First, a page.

Yes, they’re young and fit, but the energy they’re expending – in this, their eighth or ninth session of traditional dancing on this hot Hawaiian day – seems superhuman. And they seem to be enjoying it. The men leap and stomp and slap their arms. The women glide, hips shaking, arms smoothly moving like flowing water.
They smile because they’re celebrating their Cook Islands heritage. My wife and daughter have accompanied me on this trip, and we’ve come to a popular cultural center to learn more about the Polynesian people.
The young performers are happy to share their culture with us -- and use the hefty entrance fee to pay for their college tuition at the nearby BYU campus.
Dance for Polynesian cultures (and, I would expect, for any people group that developed the art form) is more than just a celebration. It is a practice of group remembering – a kind of “touching base.” This is who we are. Or, in the case of the dance that acted out their process of netting fish: This is what we do.
It made me long for such a tradition in the church.
The Exodus, throughout the Bible, was a kind of touchstone for Israel. As I am meditating on their delivery from Egypt, it’s clear that God meant for it to be permanently engraved into their corporate memory. They didn’t dance it out, but they did reenact it every year during Passover.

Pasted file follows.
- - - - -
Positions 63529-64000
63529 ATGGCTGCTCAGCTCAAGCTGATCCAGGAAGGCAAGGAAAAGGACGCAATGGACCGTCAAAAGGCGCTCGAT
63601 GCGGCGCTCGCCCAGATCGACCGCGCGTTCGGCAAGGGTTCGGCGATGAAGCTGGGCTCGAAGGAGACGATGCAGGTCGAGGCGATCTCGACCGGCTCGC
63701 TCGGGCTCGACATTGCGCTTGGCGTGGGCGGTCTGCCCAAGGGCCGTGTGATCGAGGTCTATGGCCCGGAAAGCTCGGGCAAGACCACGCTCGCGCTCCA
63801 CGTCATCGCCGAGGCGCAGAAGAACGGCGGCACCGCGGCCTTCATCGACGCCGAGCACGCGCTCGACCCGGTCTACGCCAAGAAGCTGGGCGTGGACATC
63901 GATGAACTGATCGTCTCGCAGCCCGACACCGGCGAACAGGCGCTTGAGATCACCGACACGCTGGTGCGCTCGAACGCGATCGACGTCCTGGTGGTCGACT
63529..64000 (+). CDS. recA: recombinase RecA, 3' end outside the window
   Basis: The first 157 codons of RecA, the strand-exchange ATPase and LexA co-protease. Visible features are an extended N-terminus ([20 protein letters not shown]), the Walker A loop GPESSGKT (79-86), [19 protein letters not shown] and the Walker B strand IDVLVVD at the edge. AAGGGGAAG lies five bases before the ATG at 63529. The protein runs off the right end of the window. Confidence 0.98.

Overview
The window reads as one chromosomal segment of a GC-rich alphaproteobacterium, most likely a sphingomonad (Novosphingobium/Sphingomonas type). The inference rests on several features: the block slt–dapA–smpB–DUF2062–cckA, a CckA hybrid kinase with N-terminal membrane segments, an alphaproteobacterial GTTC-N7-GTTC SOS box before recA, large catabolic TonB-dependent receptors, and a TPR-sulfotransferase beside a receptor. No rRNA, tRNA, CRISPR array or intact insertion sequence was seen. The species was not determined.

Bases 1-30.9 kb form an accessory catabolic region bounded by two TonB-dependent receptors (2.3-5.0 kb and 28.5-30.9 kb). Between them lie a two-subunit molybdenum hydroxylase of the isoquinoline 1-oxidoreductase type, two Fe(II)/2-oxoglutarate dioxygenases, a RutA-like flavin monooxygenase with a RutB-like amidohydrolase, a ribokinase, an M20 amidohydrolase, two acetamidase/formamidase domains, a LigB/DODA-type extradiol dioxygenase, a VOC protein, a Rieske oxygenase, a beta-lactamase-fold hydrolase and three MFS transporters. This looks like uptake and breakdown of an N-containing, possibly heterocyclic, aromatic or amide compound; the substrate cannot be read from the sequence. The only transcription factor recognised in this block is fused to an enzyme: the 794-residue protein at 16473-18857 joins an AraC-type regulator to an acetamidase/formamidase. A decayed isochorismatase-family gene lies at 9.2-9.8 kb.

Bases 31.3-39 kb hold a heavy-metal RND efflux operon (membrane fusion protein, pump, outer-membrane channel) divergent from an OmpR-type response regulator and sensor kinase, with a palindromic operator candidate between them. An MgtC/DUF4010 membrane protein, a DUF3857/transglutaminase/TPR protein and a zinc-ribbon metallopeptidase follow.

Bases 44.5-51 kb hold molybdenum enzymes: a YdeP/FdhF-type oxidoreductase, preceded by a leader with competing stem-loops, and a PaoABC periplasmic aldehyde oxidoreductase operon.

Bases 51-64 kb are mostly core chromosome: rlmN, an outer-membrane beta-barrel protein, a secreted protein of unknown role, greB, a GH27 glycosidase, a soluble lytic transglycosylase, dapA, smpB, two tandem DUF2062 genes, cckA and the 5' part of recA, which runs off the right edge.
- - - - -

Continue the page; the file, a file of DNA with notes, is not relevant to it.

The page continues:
And because of that, generations later, the psalmist, Asaph, was able to connect to the account of redemption in Psalm 77:
 I will remember the deeds of the LORD;
yes, I will remember your wonders of old.
 I will ponder all your work,
and meditate on your mighty deeds.
 When the waters saw you, O God,
when the waters saw you, they were afraid;
indeed, the deep trembled.
 The clouds poured out water;
the skies gave forth thunder;
your arrows flashed on every side.
 The crash of your thunder was in the whirlwind;
your lightnings lighted up the world;
the earth trembled and shook.
 Your way was through the sea,
your path through the great waters;
yet your footprints were unseen. (ESV)
In a way, it’s a dance – a dramatic, almost terrifying, choreography of natural elements in response to God’s mighty power. Polynesians have their shaking hula hips. The ancient Hebrews had symbolic earthquakes and trembling waves.
Jesus gave us instructions to remember his death as the ultimate reenactment of Passover. When we take communion, we are corporately remembering our redemption from slavery to sin. Communion may lack the animation of a Cook Island dance, but it should be just as engaging. And just as connecting – both to the event and to each other.
Jesus said, “This is my body, given for you. Do this in remembrance of me.” (Luke 22:19) We do so often in a somber mood – which is an appropriate self-examination of our sin before a righteous Savior.
But I’m wondering: shouldn’t we also be celebrating a risen King? Might there be some room in our recalling of such a mighty deed for some liveliness on our part?
Jesus deserves a little exuberance.
Lord, we want to remember and celebrate you. We want to live in constant connection to your mightiest of deeds: our redemption. Move us – if not in our bodies, at least in our hearts – to give you enthusiastic praise.